Preliminary report of a palliative care and case management project in an emergency department for chronically ill elderly patients

Sean O. Mahony, Arthur Emanuel Blank, Janice Simpson, Judy Persaud, Bernadette Huvane, Susan McAllen, Michelle Davitt, Marlene McHugh, Allen Hutcheson, Serife Karakas, Philip Higgins, Peter Selwyn

Research output: Contribution to journalArticlepeer-review

67 Scopus citations


The Palliative Care Service at Montefiore Medical Center (MMC) established a pilot project in the emergency department (ED) to identify chronically ill older adults in need of palliative care, homecare, and hospice services and to link such patients with these services. Two advance practice nurses conducted consultations on elderly patients who were found to have one or more "palliative care triggers" on initial screening. A standardized medical record abstraction form was developed. Service utilization and survival were evaluated using the Clinical Information Systems of MMC. Activity of daily living items were developed from the Outcome and Assessment Information Set and the Palliative Care Performance Scale (PPS). Risk factors for hospitalization and use of the ED were taken from the SIGNET model risk screening tool. Physical and emotional symptoms were evaluated using the 28-item Memorial Symptom Assessment Scale short form. Preliminary outcomes and characteristics are presented for 291 patients who completed the intake needs assessment questionnaire. Almost one third (30.9%) of the study cohort died during the project period. Most of the deaths occurred beyond the medical center (7.7% died in the medical center and 23.3% outside the medical center). Thirty percent of patients who died were enrolled on a hospice. Survival time was predicted by the presence of dyspnea, clinician prediction of death on the current hospitalization, psychosocial distress, and PPS scores. Chronically ill patients visiting an urban community ED had complex medical and psychosocial problems with limited support systems and homecare services. Significant proportions of such patients can be expected to have limited likelihood of survival. The presence of palliative homecare and hospice outreach services in the ED in urban community hospitals may provide an effective strategy for linkage of elderly patients at the end of life with otherwise underutilized services.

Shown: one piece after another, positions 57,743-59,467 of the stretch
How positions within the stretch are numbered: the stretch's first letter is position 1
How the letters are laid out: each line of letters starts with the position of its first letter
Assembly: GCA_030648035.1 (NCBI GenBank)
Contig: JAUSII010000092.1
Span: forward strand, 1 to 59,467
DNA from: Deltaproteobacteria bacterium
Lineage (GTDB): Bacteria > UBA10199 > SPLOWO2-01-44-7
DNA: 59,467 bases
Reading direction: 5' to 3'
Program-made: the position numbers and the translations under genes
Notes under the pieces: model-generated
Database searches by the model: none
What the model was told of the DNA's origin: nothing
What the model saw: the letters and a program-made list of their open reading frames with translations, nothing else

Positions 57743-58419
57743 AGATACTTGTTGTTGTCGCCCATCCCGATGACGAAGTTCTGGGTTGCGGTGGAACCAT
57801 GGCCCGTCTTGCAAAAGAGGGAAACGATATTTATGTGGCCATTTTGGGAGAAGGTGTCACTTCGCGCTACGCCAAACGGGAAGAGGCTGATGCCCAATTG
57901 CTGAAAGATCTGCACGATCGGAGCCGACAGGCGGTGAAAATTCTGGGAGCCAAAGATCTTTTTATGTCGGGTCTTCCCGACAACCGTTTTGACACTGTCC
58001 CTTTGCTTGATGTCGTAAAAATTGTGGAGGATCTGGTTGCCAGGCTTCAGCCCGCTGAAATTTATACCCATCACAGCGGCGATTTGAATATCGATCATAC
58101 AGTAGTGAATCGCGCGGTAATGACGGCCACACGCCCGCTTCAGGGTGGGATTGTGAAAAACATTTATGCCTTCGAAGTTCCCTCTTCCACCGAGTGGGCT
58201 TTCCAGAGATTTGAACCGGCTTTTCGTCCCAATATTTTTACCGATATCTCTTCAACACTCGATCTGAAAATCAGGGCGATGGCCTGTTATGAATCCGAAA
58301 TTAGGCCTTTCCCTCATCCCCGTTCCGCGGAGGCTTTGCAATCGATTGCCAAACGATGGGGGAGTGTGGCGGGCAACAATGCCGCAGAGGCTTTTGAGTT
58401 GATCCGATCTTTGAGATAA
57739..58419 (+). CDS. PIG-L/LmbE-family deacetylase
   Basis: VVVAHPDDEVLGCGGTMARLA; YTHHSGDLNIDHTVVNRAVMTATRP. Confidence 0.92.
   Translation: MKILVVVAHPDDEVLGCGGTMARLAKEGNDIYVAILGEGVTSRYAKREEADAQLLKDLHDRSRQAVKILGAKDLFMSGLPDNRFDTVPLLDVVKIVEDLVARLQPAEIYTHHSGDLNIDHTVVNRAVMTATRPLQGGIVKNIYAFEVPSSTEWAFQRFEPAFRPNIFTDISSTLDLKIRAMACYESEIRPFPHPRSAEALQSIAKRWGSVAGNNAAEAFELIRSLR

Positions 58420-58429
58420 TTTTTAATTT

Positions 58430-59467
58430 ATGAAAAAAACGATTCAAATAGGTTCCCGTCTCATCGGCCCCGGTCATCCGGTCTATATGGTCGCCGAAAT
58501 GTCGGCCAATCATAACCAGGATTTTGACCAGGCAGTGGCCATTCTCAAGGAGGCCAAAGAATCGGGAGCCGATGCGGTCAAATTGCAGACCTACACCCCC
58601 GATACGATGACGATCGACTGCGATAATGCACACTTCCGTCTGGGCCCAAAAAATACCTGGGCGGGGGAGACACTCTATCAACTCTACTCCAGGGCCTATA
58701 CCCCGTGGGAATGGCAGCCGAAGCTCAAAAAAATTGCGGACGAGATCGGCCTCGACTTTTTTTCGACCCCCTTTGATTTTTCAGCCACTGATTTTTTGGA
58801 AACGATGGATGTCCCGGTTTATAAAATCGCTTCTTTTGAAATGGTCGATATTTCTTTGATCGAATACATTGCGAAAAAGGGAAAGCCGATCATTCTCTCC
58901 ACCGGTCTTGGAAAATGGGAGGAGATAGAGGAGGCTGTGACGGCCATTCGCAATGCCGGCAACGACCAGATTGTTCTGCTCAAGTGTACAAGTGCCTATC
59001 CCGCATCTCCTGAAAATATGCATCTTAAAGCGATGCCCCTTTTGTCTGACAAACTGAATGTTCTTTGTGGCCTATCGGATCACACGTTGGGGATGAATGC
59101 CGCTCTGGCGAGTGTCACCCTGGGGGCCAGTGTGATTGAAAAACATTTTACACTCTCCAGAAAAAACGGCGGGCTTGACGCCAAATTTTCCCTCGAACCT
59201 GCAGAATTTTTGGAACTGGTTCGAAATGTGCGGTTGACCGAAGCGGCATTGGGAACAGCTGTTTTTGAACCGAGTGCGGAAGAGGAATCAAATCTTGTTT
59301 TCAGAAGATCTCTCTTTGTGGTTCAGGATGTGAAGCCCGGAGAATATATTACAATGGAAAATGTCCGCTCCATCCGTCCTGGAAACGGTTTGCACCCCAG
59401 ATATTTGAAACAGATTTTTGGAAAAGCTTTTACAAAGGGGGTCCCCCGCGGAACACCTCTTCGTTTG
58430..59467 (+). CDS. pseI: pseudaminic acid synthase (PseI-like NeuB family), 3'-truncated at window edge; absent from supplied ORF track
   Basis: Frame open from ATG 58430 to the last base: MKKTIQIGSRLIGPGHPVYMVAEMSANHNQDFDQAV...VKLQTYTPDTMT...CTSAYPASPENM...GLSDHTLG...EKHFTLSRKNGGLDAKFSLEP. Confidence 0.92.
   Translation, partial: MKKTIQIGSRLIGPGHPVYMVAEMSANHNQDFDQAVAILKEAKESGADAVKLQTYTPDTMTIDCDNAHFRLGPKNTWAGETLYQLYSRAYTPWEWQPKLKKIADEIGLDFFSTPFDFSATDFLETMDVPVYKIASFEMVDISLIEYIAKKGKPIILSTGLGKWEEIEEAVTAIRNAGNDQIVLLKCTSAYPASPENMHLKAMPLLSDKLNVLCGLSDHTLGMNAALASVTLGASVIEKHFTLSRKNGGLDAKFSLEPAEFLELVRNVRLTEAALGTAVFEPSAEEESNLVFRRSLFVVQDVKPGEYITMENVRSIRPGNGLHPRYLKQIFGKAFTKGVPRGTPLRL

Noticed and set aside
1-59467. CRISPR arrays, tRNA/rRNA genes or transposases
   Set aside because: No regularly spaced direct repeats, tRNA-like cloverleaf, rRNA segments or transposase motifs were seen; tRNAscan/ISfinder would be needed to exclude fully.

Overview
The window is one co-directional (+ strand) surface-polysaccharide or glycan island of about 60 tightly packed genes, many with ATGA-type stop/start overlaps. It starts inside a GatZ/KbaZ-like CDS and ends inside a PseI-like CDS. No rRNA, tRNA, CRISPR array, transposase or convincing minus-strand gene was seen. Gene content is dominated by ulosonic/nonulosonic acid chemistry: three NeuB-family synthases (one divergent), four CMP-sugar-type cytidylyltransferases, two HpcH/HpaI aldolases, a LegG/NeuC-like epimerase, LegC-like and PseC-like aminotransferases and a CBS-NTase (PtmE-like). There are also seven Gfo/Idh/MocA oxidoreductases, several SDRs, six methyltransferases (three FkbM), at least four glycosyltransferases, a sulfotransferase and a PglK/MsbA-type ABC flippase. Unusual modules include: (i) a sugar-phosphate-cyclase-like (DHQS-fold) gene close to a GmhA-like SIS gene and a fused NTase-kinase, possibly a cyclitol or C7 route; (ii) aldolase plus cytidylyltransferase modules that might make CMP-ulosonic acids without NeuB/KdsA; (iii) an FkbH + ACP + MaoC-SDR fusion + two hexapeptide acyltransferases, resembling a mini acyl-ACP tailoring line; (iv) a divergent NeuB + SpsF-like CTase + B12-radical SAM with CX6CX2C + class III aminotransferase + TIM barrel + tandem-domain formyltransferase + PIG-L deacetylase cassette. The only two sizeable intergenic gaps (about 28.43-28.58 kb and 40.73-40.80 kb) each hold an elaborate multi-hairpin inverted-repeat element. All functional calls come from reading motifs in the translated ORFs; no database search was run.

Original languageEnglish (US)
Pages (from-to)443-451
Number of pages9
JournalJournal of Urban Health
Issue number3
StatePublished - May 2008


  • Case management project
  • Chronically ill elderly patients
  • Palliative care

ASJC Scopus subject areas

  • Health(social science)
  • Urban Studies
  • Public Health, Environmental and Occupational Health


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